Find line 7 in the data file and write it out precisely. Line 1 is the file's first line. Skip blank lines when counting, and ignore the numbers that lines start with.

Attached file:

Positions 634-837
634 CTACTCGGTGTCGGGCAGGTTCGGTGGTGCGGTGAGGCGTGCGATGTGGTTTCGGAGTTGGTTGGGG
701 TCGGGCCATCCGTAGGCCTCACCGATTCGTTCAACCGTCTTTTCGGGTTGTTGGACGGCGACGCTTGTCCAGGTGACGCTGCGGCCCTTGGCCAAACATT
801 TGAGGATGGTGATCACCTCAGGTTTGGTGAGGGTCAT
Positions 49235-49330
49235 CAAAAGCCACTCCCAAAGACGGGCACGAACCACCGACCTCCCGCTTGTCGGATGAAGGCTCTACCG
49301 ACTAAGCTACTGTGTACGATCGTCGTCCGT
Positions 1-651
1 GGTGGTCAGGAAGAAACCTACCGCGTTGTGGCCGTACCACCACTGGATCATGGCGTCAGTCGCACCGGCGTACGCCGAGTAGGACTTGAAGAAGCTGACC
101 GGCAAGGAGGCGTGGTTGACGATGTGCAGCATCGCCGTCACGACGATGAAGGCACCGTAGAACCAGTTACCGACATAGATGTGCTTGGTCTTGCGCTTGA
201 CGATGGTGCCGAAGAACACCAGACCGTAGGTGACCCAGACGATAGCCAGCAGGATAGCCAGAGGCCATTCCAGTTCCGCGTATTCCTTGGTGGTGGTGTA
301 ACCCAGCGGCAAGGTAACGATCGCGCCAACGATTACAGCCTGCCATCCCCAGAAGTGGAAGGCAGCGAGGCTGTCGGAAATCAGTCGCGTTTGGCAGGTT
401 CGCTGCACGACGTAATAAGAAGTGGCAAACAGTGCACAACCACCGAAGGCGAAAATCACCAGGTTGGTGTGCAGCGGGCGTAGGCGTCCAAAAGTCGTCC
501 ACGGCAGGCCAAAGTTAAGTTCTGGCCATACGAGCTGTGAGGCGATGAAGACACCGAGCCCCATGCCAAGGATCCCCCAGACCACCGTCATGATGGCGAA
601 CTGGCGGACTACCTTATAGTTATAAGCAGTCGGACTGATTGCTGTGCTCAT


49301 ACTAAGCTACTGTGTACGATCGTCGTCCGT